Klinger is true to his school

By on March 7, 2018
Gary  Klinger  stands  in  front  of  Highland  Elementary,  his  former school which he celebrates in “School for the Ages,” published as the latest edition of the Historical Society of the Cocalico Valley’s annual journal. Photo by Preston Whitcraft

Gary Klinger stands in front of Highland Elementary, his former school which he celebrates in “School for the Ages,” published as the latest edition of the Historical Society of the Cocalico Valley’s annual journal. Photo by Preston Whitcraft

Historical Society’s journal chronicles Highland Elementary’s history

Highland Elementary School’s rich history is celebrated in “School for the Ages” by Gary Klinger. It’s published as the latest edition of the Historical Society of the Cocalico Valley’s annual journal. The 78-page publication features nearly 80 photos.

“Each year we select a topic for the journal that focuses on something significant in the community. We like to have pieces that contain original content that expand our understanding of history of the area,” said historical society librarian Cynthia Marquette.

“It’s important to put this information together and give it to the community,” Klinger added.

Highland was designed by noted architect C. Emlen Urban and constructed in 1927 as a high school. (Urban also designed Ephrata National Bank’s main office on East Main Street, and the Weidman building, also on Main Street as well as a number of public buildings and private home in Lancaster including the Southern Market Center.) The building at 99 Highland Ave. served as the high school until the current building on Oak Boulevard opened in 1962. It was featured on the Historic Preservation Trust of Lancaster County’s 2016 tour of historic places in Ephrata.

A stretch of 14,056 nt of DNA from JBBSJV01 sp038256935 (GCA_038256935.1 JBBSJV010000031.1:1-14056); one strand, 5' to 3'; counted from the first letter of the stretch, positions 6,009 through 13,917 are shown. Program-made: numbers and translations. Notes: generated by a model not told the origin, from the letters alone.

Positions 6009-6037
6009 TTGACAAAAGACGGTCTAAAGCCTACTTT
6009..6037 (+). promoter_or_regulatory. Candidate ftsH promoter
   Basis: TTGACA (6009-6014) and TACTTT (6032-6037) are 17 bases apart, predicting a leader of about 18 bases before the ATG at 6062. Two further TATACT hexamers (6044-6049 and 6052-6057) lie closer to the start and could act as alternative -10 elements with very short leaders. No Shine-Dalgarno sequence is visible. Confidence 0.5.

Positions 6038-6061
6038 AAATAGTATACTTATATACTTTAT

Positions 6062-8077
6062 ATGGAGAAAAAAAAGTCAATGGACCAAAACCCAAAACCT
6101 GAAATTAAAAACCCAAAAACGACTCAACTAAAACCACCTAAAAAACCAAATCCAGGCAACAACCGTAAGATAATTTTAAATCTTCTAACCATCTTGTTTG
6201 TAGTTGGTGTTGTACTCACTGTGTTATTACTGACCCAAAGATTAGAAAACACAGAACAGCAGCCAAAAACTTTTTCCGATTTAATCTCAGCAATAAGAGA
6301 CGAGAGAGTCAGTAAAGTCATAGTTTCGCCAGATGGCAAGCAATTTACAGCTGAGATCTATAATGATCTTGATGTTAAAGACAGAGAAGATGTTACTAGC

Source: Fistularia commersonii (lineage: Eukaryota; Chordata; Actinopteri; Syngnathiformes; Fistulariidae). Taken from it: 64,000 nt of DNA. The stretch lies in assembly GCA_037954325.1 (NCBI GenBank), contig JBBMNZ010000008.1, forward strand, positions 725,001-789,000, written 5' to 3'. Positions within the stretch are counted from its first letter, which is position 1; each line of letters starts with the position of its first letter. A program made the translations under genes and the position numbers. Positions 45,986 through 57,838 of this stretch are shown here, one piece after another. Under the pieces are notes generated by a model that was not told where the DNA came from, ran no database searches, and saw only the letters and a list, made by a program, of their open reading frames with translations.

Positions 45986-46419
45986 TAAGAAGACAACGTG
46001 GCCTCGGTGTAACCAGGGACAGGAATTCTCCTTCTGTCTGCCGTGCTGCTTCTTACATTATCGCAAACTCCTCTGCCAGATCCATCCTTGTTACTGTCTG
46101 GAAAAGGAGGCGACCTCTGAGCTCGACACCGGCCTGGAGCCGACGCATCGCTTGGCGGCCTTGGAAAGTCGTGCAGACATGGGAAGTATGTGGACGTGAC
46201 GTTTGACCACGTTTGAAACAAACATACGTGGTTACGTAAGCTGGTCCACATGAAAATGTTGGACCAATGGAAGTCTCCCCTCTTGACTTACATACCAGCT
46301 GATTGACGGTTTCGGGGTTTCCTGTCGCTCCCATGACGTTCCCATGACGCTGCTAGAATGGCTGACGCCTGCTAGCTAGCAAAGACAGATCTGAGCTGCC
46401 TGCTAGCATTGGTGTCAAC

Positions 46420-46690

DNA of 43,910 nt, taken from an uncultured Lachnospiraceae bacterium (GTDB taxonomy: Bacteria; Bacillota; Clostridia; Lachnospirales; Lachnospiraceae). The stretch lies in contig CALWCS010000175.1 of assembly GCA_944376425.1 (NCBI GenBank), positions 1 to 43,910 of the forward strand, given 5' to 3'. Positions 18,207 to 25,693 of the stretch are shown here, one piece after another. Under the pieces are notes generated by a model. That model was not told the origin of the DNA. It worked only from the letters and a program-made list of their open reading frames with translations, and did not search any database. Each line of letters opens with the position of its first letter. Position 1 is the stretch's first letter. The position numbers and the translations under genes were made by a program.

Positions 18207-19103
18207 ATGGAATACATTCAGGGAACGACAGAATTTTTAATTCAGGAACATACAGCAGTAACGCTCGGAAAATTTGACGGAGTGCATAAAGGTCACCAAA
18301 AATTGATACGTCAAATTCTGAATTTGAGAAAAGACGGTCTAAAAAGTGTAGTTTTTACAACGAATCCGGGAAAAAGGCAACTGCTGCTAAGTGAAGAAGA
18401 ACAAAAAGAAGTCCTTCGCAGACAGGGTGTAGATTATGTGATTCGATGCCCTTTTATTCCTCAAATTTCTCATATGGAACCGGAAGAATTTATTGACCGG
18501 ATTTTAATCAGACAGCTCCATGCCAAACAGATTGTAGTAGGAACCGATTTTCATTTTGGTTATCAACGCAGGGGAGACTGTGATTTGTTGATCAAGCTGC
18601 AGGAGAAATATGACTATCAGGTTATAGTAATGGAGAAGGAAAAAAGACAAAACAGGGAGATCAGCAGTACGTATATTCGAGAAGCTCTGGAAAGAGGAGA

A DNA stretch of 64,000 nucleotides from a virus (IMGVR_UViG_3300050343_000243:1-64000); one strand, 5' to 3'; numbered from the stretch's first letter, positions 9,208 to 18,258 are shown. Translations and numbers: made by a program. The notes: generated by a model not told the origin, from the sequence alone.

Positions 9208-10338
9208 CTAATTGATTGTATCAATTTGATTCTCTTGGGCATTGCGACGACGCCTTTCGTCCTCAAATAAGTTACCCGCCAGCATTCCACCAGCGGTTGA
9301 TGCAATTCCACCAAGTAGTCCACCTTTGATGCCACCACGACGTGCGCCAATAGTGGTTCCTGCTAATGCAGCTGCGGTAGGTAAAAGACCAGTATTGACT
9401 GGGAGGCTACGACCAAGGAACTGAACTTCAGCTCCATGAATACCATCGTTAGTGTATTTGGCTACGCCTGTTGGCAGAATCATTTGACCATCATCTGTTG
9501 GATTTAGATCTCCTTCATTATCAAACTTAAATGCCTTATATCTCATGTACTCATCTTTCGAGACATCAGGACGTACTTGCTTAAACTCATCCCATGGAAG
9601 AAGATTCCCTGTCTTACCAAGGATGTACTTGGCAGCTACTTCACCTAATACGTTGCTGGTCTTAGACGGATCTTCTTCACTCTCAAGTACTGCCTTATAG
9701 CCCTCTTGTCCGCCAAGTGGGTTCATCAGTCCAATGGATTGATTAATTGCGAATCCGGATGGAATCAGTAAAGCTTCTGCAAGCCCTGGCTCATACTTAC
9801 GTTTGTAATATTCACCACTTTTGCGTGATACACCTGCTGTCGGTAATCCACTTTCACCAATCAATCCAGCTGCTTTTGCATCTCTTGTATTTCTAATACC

Klinger not only attended Highland Elementary, but all four of his children have gone there, including one who is currently a fourth grade student. He said as a parent, it’s pretty cool to visit the school and see the changes that have occurred since he went there.

“This is a school that has meant so much to me and my family,” he said. “I’m thankful that 90 years later the building is still standing and is still being used as a school. There are very few places in Ephrata that have touched so many lives.”

Those ties and an interest in history (for the past two years he served as president of the Historic Preservation Trust of Lancaster County) led him to research the history of the building.

“Highland was built at the time the telephone system was in its infancy; in fact, in doing research I found that the school board took a special vote to have a phone installed at the school. Today, it’s wired for wireless computer access,” Klinger explained.

He said that the research, which has been done off and on over the past 10 years, has been like unraveling a mystery. What piqued his curiosity about the school was coming across old photos showing the exterior of the school and gym. They showed exterior doors leading from the gym, but when he went to school at Highland, there are no exterior doors in the gym.

“That area was the curtains to the stage leading out into the 996 seat auditorium,” he said.

There are no known photos of the building when it opened. He said that about 10 years ago the school district found some framed photos of graduating class members as well as the original watercolor rendering of the school made by Urban. The photos were in disrepair and have been restored and digitized. Klinger reported that the rendering and the photos were donated by the school district to the historical society.